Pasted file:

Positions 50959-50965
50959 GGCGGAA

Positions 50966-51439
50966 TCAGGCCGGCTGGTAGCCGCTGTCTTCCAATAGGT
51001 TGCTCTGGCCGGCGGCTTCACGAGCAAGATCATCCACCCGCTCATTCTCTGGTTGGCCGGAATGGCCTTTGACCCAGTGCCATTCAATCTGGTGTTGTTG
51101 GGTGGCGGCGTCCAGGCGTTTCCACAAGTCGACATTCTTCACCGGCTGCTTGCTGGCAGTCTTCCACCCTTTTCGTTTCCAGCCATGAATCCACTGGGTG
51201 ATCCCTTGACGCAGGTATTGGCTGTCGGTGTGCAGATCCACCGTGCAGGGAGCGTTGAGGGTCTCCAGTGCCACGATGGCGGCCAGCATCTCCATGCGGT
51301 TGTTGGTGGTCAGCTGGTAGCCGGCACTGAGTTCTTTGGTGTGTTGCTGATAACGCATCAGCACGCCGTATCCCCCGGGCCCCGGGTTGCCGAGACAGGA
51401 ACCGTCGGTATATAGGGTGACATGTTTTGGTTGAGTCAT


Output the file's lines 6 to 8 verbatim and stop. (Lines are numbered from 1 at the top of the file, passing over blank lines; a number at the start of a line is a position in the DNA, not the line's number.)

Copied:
51101 GGTGGCGGCGTCCAGGCGTTTCCACAAGTCGACATTCTTCACCGGCTGCTTGCTGGCAGTCTTCCACCCTTTTCGTTTCCAGCCATGAATCCACTGGGTG
51201 ATCCCTTGACGCAGGTATTGGCTGTCGGTGTGCAGATCCACCGTGCAGGGAGCGTTGAGGGTCTCCAGTGCCACGATGGCGGCCAGCATCTCCATGCGGT
51301 TGTTGGTGGTCAGCTGGTAGCCGGCACTGAGTTCTTTGGTGTGTTGCTGATAACGCATCAGCACGCCGTATCCCCCGGGCCCCGGGTTGCCGAGACAGGA